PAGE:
M0WUT operating under a tarpaulin in the leaking tent

As the rain poured into the tent, equipment was covered with oilskins and we scaled back to one SSB station.

What, one might ask, of the other crew? Hugo had intended to explore the island that morning. A first hand account from Dan reveals that he rolled over at 0600, silenced his alarm, heard the rain on the cabin roof, remarked “No” and went back to sleep! All hands were soon rallied, though, and the equipment was vacated first to the (mercifully dry) campsite laundry room, then to the boat. After a refreshing few hundred yards’ stroll to admire a cliff fort and pass the time to 0900, we repaired to the restaurant, which had just opened, and had a well-earned Full English breakfast; that evening, the rain having abated, we were treated to a tour of a few of Guernsey’s highlights as unearthed by Hugo’s exploration, before patronising an excellent curry house in St Sampson—virtually the only restaurant in the area open on a Sunday evening.

The accursed tent was stowed in the marina skip, and we set off for Alderney. From here, passage back to the UK was smooth and thankfully uneventful, though crossing the shipping lanes mid-Channel—likened by one watcher of an online AIS display to crawling across the M25—proved entertaining as always. I dozed down below for a while, and in my absence a log entry reports “Playing Frogger with container ships.” We dropped anchor off Sandown, Isle of Wight at 0330 on 1 August, and pottered into Aphrodite‘s home port in Chichester Harbour later that morning, after some much needed sleep!

Rigs were a Yaesu FT890 (kindly loaned by G3ZAY), and Dan’s Elecraft K3, used with paddle and Winkeyer.

Photo of the crew exploring Alderney.

The crew had an afternoon ashore in Alderney to walk round some of the island. From left, M0WUT, Hugo Cheema-Grubb, M0WJE.

2018 GP6UW QSL Card

2018 GP6UW QSL Card


William Eustace, 23/9/18


M4A Contests

The following is the latest list of contests in which the callsign M4A may be used, as issued by Ofcom on 18 December 2007 in the G6UW NoV. M4A may only be used by members of the club.

  • ARRL 1.8MHz DX CW only
  • ARRL 28MHz Multimode
  • CQ World Wide CW
  • CQ World Wide RTTY
  • CQ World Wide SSB
  • CQ World Wide 160 CW
  • CQ World Wide 160 SSB
  • IARU Championship Multimode
  • IOTA Multimode
  • ARRL RTTY Roundup
  • IARU 50MHz Trophy Multimode
  • IARU 144MHz Trophy Multimode
  • IARU 432MHz to 248GHz Multimode
  • March 144 and 432MHz
  • May 432MHz to 248GHz Contest
  • Movember Marconi Memorial 144MHz
  • Russian DX Contest


For some years now, whilst CUWS has been regularly fielding teams for the major phone contests in the amateur radio contesting calendar, there has been little representation in CW contests. This is regarded as a shame by some but it also gives an opportunity to those who are active on the CW parts of the bands to use the G6UW shack both for some contesting practice and to give their own callsigns a QRO airing and to try and nab a few new ones for their country totals.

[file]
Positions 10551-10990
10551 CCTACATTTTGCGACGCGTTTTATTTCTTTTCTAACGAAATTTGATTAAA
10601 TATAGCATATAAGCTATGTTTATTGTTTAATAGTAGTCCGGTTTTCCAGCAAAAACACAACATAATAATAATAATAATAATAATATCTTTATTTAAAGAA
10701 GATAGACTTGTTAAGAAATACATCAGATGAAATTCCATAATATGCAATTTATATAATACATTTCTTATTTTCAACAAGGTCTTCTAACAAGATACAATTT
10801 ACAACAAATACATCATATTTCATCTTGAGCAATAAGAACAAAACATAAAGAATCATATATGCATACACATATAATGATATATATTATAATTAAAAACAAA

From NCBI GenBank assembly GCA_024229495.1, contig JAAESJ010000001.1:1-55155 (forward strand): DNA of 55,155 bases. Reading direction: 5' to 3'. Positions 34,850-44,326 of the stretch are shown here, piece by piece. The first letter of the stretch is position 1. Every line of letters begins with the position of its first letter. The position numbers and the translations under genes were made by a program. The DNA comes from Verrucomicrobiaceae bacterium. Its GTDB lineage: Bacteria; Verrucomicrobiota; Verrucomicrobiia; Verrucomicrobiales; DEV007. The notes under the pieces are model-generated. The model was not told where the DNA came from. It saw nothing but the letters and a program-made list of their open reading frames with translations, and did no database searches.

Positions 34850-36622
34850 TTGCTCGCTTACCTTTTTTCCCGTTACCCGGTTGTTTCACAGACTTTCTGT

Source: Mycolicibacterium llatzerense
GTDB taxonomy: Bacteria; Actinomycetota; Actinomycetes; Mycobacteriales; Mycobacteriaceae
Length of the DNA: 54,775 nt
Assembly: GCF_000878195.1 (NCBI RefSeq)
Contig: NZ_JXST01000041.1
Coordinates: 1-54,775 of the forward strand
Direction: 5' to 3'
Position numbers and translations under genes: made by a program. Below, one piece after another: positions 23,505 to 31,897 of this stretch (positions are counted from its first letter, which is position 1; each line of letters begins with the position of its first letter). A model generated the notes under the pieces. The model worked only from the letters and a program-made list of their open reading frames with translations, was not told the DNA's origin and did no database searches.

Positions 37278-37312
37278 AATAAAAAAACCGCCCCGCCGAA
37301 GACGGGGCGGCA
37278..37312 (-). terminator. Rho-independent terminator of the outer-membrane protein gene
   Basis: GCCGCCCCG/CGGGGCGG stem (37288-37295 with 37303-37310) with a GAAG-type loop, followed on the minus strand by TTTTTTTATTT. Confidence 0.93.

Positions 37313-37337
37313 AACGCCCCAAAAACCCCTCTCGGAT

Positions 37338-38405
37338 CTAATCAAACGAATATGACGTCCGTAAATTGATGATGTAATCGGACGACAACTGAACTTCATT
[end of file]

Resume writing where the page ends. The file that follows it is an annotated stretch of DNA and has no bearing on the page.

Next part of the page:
CQWW CW is generally regarded as the biggest CW contest of the year and there are many expeditions to rare and semi-rare countries all over the world. Often, these expeditions involve taking large antennas and amplifiers to these countries making them easy pickings when combined with G6UW’s large antennas. After some negotiations with other CUWS members keen to have a go in the 2006 contest, it was decided that I should have the Saturday to work what I could.

The original intention had been to travel up on the Friday night and be ready for the start of the contest. It became clear in the week leading up to the contest that this would not be feasible as work committments meant that an arrival in Cambridge would not be possible before 2100 and an 80m antenna would have to be set up in the dark as there is no permanent one currently at the shack. Taking this into account, I decided that it was best to get a good night’s sleep at home on the Friday then head up the next morning. Waking the next morning, I discovered that there was a serious accident on the route to Cambridge I normally use. I waited a little for this to clear then headed north.

The shack is pretty well set up for getting on the air with win-test and the rig interfaces permanently ready. In addition to this, I had use of a microham microkeyer to provide keying from the keyboard.

As time was short and the main aim was to expand my DXCC totals, I decided to go for Single-Op All Band Assisted High Power so that I could use the packet to sniff out the juicier stations. Things started off well with lots of DX audible even though winds forced me to keep the tower wound down. However, within 20 minutes of starting, a squally shower swept through accompanied by thunder and lighting. The only thing to do was to unplug everything in the shack and power down until the storm had passed. This took a good 40 minutes and there were several lightning strikes in the fields surrounding the shack. Once the lightning had passed, things were back up and running again quickly. Conditions were reasonable for the most part and 15m was open to the US and other parts of the world. The best DX worked on 15m was VK9AA for an all time new country at around 1330z. Small runs were possible to the states at times but these did not sustain for very long and the band opened and closed several times. There were also problems with the microkeyer at times which meant some of the keying had to be sent manually. The problem was eventually traced to RF getting into the USB lead from the PC to the microham and a well wrapped ferrite ring seemed to cure this.